Given the events following Storm Desmond the need to reassess flood risk assumptions is clear – so that the right investments are made in the future and so the public better understands the problem
Record flood levels in Carlisle this weekend exceeded previous high water marks by half a metre. Two, once in a lifetime storms have taken place in six years. With over 5 million homes in the UK at some risk of flooding, the events following Storm Desmond highlight that UK flood authorities urgently need to recalibrate weather and river system models to better reflect the impacts of climate change.
With the failure of critical infrastructure including the local electricity grid in Lancaster and the West Coast Mainline, the impact of the storm has extended well beyond the individual tragedies of the families and local businesses that will be clearing out flooded properties this week. Flood risk is a national economic problem which needs a national response.
There have been immediate calls for increased spending – which are likely to prove to be justified. However, how would the investment be prioritised? the scale of the risk evidenced by the ferocity of Storm Desmond does beg the question as to whether any amount of spending can reduce flood risk to reasonable levels or whether UK policy should increasingly focus on resilience and ‘living with water’. Flood waters in Carlisle have dispersed more slowly as a result of new flood defences, prolonging the agony for residents and illustrating the complexity of issues associated with flood mitigation.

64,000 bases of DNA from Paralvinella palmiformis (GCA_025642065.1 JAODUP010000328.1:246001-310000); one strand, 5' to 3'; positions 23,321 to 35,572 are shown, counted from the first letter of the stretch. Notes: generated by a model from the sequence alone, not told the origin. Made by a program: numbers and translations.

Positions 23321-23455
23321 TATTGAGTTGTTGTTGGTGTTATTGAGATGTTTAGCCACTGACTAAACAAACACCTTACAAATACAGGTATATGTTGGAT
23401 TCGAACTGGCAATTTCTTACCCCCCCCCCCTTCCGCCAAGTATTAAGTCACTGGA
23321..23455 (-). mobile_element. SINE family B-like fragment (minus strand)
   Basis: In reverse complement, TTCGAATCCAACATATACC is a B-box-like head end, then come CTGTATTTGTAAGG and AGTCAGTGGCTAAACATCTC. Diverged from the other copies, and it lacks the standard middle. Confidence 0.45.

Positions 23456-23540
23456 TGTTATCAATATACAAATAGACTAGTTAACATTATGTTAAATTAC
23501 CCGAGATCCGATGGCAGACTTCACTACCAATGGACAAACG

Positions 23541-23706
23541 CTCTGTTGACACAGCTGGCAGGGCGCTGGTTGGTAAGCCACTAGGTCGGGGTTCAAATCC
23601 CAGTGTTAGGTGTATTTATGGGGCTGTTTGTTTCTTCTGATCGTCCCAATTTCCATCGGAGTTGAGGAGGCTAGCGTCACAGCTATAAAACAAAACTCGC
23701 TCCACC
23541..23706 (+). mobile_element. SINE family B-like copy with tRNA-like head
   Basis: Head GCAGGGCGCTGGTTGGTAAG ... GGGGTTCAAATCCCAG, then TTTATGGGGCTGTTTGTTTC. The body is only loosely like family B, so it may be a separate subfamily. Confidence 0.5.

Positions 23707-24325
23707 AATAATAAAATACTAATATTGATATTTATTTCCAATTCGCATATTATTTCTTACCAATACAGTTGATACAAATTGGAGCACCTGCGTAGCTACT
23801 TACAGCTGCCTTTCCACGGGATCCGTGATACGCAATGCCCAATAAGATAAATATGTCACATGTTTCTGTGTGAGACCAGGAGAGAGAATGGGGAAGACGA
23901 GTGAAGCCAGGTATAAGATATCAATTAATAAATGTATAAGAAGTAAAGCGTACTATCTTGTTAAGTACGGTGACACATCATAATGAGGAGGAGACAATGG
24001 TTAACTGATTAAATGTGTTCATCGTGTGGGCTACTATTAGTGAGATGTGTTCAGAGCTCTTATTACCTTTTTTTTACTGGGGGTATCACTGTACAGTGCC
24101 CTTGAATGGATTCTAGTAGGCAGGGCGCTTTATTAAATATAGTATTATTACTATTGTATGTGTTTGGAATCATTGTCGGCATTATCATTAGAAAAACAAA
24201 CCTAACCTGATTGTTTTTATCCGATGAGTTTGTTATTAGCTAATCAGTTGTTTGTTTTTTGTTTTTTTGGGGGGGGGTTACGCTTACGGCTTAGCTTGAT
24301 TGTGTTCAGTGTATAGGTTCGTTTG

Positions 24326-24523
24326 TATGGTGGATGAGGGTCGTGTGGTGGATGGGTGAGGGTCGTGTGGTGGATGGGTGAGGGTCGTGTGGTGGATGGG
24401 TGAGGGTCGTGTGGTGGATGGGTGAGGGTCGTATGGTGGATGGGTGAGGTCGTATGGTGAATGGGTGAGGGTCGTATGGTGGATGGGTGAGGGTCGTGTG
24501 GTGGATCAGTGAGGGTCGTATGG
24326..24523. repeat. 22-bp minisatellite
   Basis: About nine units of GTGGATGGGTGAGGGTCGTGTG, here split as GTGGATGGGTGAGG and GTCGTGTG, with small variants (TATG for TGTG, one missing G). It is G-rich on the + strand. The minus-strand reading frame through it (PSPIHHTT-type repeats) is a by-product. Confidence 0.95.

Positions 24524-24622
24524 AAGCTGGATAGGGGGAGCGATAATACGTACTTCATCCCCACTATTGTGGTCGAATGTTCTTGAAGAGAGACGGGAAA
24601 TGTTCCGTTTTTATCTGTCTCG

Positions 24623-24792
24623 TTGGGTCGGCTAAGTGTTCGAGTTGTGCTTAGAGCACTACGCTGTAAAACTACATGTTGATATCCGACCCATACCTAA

After the Somerset Floods in 2014, an All Party Parliamentary Group facilitated by the CIC examined a wide range of issues connected with flood risk – observing that the UK has the most disconnected water management system in the world. Many of the findings focused on new development, particularly housing, and how a U-turn on sustainable drainage policy means that opportunities to make these developments more resilient to flooding are being foregone.
Given the events following Storm Desmond only 18 months later, the need to reassess flood risk assumptions is clear – so that the right investments are made in the future and so the public better understands the problem. This must be completed quickly – not only for the sake of people already living in known flood-risk areas – but also to ensure that urgently needed new housing is resilient in the face of an increasingly unpredictable climate change threat.
Simon Rawlinson is head of strategic research and insight at Arcadis UK